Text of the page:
Sen. Joni Ernst, R-Iowa, on Monday said she’s worried about "a Benghazi 2.0" in Afghanistan amid a frenzied exodus of Americans from the U.S. embassy and Afghans fleeing the Taliban takeover.
In an interview with radio host Hugh Hewitt, Ernst lamented the fall of the troubled nation’s democratic government, calling it "a tenuous time."
"I spent a couple nights at an infantry battalion dining out in Council Bluff, Iowa, these wonderful Iowa Army National Guardsmen. Most of them had served in Afghanistan, some of them multiple tours in Afghanistan," she recounted. "And over and over again, they asked me what was is for? We’re back to square one. What was my sacrifice for? Well, I can tell you again, they kept us safe for two decades."
According to Ernst, the country needs "leadership right now" and President Joe Biden "is not providing that leadership."
"I’m afraid of a Benghazi 2.0. I think that this is something that many of us have worried about for weeks now as we have watched this scene deteriorate in Afghanistan," she said.
"So of course, the word was put out that all of our embassy personnel are safe, and then, dot, dot, dot, they’re at the international airport.
"To me, our embassy personnel being safe means they have been safely evacuated from the country, they’re out of the reach of the Taliban, and not to mention the thousands and thousands of Afghans and other people that supported us in our mission in Afghanistan," she said.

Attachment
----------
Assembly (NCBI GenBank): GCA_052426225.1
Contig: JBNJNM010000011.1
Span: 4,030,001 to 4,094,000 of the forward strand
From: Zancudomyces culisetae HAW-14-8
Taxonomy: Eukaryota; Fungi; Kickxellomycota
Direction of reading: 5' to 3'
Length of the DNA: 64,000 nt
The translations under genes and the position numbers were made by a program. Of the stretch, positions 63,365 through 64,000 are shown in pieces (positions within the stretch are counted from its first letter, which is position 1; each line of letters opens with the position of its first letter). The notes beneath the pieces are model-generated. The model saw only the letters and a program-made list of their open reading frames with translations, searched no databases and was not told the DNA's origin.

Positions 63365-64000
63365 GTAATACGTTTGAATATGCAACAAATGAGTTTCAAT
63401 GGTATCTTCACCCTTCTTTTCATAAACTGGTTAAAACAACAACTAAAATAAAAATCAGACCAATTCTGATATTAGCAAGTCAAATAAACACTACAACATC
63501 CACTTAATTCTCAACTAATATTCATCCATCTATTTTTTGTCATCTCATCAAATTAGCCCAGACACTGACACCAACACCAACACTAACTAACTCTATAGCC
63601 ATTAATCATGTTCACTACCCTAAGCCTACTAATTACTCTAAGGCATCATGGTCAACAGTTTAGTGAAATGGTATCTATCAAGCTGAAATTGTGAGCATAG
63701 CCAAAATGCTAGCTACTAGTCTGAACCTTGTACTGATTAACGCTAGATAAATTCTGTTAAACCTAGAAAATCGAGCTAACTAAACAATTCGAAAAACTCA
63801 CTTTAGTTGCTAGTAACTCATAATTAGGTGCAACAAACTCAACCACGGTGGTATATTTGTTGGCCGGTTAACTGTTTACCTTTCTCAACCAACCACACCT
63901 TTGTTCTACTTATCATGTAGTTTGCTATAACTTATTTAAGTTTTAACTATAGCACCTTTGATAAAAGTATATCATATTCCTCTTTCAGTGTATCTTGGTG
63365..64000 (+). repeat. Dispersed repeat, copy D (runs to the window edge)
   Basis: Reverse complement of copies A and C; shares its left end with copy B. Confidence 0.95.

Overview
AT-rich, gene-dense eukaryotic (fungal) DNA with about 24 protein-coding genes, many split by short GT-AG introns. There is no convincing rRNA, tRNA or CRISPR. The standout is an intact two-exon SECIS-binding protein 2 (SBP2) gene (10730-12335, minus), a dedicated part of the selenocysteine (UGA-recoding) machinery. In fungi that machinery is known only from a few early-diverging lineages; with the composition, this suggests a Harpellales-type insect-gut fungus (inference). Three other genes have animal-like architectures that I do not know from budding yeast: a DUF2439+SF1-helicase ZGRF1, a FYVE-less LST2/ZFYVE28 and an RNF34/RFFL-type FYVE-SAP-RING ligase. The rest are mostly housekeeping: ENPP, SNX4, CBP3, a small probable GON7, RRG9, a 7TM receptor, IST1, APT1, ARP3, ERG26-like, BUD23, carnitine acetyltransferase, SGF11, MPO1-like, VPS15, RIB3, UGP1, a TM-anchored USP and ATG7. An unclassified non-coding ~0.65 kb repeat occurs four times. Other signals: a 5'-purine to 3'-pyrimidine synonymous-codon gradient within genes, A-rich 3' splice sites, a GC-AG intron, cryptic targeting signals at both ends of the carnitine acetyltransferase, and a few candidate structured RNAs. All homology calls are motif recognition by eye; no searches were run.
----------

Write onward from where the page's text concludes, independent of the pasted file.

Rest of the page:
Ernst’s concerns refer to the 2012 attack on the U.S. Consulate in Libya where members of an Islamic militant group killed four Americans and injured a handful of others. Republicans launched a wide-ranging investigation into the attack and then-Secretary of State Hillary Clinton in the months that followed, The Hill noted.
Ernst said she's worried lives are hanging in the balance.
"They’re still right there at the airport. And there are many Afghans across the country that will not be able to get to Kabul," she said.
"They will not be able to be evacuated safely, whether it’s to a third country or otherwise," Ernst said.
"And where is [President Joe] Biden in all this … who the heck knows where he is and why he’s not engaging," she lamented.
Other Republicans have been similarly critical of the president.
"The Biden Administration’s botched exit from Afghanistan including the frantic evacuation of Americans and vulnerable Afghans from Kabul is a shameful failure of American leadership," Senate Minority Leader Mitch McConnell, R-Ky., said in a statement Sunday.
Biden was set to address the nation on Afghanistan Monday afternoon.
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